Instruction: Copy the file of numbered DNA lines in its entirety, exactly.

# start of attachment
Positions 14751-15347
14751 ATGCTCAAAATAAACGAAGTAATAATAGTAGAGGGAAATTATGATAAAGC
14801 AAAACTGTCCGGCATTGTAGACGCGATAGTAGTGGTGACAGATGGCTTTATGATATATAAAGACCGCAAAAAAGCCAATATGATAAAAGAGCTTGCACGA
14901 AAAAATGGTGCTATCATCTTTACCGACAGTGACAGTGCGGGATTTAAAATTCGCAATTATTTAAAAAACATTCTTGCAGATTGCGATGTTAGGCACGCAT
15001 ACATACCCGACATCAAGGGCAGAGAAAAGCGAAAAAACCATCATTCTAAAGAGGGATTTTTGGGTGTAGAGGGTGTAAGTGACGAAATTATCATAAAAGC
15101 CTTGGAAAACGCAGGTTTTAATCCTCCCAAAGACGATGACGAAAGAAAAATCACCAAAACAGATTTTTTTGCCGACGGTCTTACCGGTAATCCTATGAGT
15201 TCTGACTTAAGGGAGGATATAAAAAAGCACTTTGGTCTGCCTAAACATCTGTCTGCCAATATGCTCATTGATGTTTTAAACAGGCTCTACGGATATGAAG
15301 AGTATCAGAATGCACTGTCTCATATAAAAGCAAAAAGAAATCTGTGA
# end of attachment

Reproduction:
Positions 14751-15347
14751 ATGCTCAAAATAAACGAAGTAATAATAGTAGAGGGAAATTATGATAAAGC
14801 AAAACTGTCCGGCATTGTAGACGCGATAGTAGTGGTGACAGATGGCTTTATGATATATAAAGACCGCAAAAAAGCCAATATGATAAAAGAGCTTGCACGA
14901 AAAAATGGTGCTATCATCTTTACCGACAGTGACAGTGCGGGATTTAAAATTCGCAATTATTTAAAAAACATTCTTGCAGATTGCGATGTTAGGCACGCAT
15001 ACATACCCGACATCAAGGGCAGAGAAAAGCGAAAAAACCATCATTCTAAAGAGGGATTTTTGGGTGTAGAGGGTGTAAGTGACGAAATTATCATAAAAGC
15101 CTTGGAAAACGCAGGTTTTAATCCTCCCAAAGACGATGACGAAAGAAAAATCACCAAAACAGATTTTTTTGCCGACGGTCTTACCGGTAATCCTATGAGT
15201 TCTGACTTAAGGGAGGATATAAAAAAGCACTTTGGTCTGCCTAAACATCTGTCTGCCAATATGCTCATTGATGTTTTAAACAGGCTCTACGGATATGAAG
15301 AGTATCAGAATGCACTGTCTCATATAAAAGCAAAAAGAAATCTGTGA